'Let Electricity Work For You',
Coprolite Street, Grimwade Hall
Possibly the ugliest building in Ipswich up until
recently, this Electricity
sub-station with its iron-plated frontage and just-readable lettering:
Work For You' (perhaps it had a 'Let' in front of it?) lies on Duke
facing the end of Coprolite Street. The whole area is being transformed
by development and building work (whether it's an improvement on
wharves, only time will tell) and this building is no exception. The
nearby, long-disused Grimwade Memorial Hall (see below) on the corner
of Back Hamlet and Fore
Hamlet has undergone a wonderful refurbishment with decorative
stonework and restored brick details; needless to say it's now flats.
The above is now a glittering fish restaurant in glass
and chrome, Mortimers Seafood
(later Loch Fyne, The Forge) having moved from a building next to Christies Warehouse on the Wet Dock,
to be replaced by a
bistro. The shape of things to come... Now a vague memory: here's that
'LET ELECTRICITY WORK FOR YOU'
See our page on Public
clocks in Ipswich for a 2018 view of the restaurant (now The Forge)
frontage and its clock.
Coprolite Street gained its name from the fertiliser
plant (called rather quirkily 'Manure Manufactory' on maps) owned by the pioneering Edward Packard built at the dock
this street in 1850,
which produced artificial fertiliser used to improve agricultural
Coprolites are nitrogenous fossil nodules, which
contained in the red crag beneath large areas of eastern Suffolk. The nodules contain high levels of calcium phosphate which,
it was discovered, can be ground up and, by the application of
acid, converted into superphosphate,
better known as chemical (or artificial) fertiliser. Coprolites were
in 1817 by Edmund Edwards, a farmer at Levington. The idea was
eventually taken up by Darwin's mentor and second President of the Ipswich Museum, the Rev. John Stevens Henslow;
he was a former Professor of Botany and Mineralogy at Cambridge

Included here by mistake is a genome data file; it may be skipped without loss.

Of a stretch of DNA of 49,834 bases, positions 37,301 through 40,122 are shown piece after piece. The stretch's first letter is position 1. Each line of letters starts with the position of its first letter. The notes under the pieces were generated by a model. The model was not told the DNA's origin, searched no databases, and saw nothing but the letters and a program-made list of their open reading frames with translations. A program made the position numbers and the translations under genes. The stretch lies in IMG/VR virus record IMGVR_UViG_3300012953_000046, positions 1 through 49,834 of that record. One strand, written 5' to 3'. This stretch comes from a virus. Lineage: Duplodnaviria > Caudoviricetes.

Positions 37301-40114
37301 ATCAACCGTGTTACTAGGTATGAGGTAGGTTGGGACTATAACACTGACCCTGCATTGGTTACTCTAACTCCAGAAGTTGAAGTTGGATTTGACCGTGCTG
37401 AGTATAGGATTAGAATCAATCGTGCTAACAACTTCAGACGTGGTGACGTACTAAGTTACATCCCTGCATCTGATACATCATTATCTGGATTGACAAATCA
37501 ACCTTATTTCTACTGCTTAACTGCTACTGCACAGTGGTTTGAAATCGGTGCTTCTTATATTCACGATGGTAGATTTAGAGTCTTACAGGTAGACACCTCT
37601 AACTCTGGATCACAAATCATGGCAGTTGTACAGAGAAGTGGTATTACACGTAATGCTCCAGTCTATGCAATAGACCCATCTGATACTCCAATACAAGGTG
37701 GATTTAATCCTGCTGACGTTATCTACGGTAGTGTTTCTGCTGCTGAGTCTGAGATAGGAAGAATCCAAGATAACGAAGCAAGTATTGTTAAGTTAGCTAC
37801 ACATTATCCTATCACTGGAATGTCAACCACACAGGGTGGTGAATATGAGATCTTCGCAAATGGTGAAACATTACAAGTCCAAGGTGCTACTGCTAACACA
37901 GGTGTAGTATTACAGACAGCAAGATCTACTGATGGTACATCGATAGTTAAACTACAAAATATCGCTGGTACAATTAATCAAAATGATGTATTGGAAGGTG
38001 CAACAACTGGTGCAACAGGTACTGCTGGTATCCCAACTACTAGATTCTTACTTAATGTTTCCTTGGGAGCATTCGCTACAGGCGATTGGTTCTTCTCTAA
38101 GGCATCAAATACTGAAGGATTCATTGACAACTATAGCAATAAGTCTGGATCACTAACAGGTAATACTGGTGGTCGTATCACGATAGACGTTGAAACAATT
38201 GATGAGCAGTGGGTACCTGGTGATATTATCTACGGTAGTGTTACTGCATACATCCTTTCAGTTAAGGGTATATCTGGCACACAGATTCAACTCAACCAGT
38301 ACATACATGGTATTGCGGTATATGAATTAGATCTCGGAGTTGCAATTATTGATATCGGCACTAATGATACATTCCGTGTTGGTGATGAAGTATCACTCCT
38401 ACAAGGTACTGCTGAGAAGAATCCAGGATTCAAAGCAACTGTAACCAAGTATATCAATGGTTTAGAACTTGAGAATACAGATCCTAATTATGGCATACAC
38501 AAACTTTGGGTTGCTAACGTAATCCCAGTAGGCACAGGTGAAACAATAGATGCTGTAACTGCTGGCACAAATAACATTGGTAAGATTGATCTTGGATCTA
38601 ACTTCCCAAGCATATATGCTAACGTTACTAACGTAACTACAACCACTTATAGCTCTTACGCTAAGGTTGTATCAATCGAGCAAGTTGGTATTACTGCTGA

retired to become the rector of Hitcham, Suffolk. Coprolite was dug in
particular from the banks of Suffolk rivers the Orwell and the Deben.
Apparently, the inhabitants of Trimley St Mary and Trimley St Martin
were called treacle miners because of the coprolite that was dug there.
Packard's original coprolite works were sited on today's 'Neptune
flats on the south side of Coprolite Street (and today the Suffolk
University Waterfront Building is on the north side). Below is a
from the nineteen-sixties(?) of the factory; the first two gables are
probably the extent of the works. The 1867 map
of the area on our Ransomes
Orwell Works site shows the relatively small size of the works
(marked 'Factory'). Ironically, the factory here only lasted from the
late 1840s to 1854 because of the acidic fumes produced during
processing. The business was moved to works off Paper Mill Lane at
Bramford, which eventually grew into the giant Fisons Fertilisers
business. On the photograph, the fascade with teagle door and
overhanging gantry facing the waterfront is part of the Ransomes iron
works. Coprolite Street (with cars
parked) runs away from the water towards the Electricity sub-station.
Above the car nearest to the corner is affixed to the filthy 'Suffolk
whites' wall the street nameplate with superior 'T' in 'Street'.
Below: here is the 21st century street nameplate (with coloured Borough coat of arms) in more or less the same
position: today, beside the entrance to 'Neptune Marina' (tower block)
car park entrance and the corner of Coffee Link.
The Suffolk coprolite industry: a look at an almost forgotten
industry of Victorian Suffolk
by geologist Bob Markham
The element phosphorous is an essential ingredient of the bones of our
skeleton (as calcium phosphate) and which we get from our food. But a
field with no phosphate in the soil is incapable of producing grain,
peas or beans.
‘Coprolite’ stones were discovered by a clergyman Professor*** on
holiday at Felixstowe, Suffolk and their
phosphate content was responsible for the local fertiliser industry.
The 1840s were a time of shortage of phosphatic manure and ‘soluble’
superphosphate from coprolit was a new and welcoming way to increase
the food supply of England.
The industry lasted from about 1847 to 1895, superseded by phosphate
from Cambridgeshire, France and South Carolina.
Initially thought to be coprolite (fossil faeces), these nodules from
the Suffolk Pliocene age Red Crag were shown to be derived from London
clay. It was due to this that the word ‘coprolite’ became the
commercial term for these phosphatic nodules. The phosphate mineral is
Francolite (Carbonate Fluorapatite); it is enriched by upwelling marine
water before precipitation to form phosphatic rock.
***In 1842 the Rev. John Stevens Henslow, a professor of Botany at St
John's College, Cambridge, discovered coprolites just outside
Felixstowe in the villages of Trimley St Martin, Falkenham and Kirton
and investigated their composition. Henslow was appointed the President
of the Ipswich Museum in 1850, also the
mentor of Charles Darwin, which links Darwin to Ipswich; Arlington’s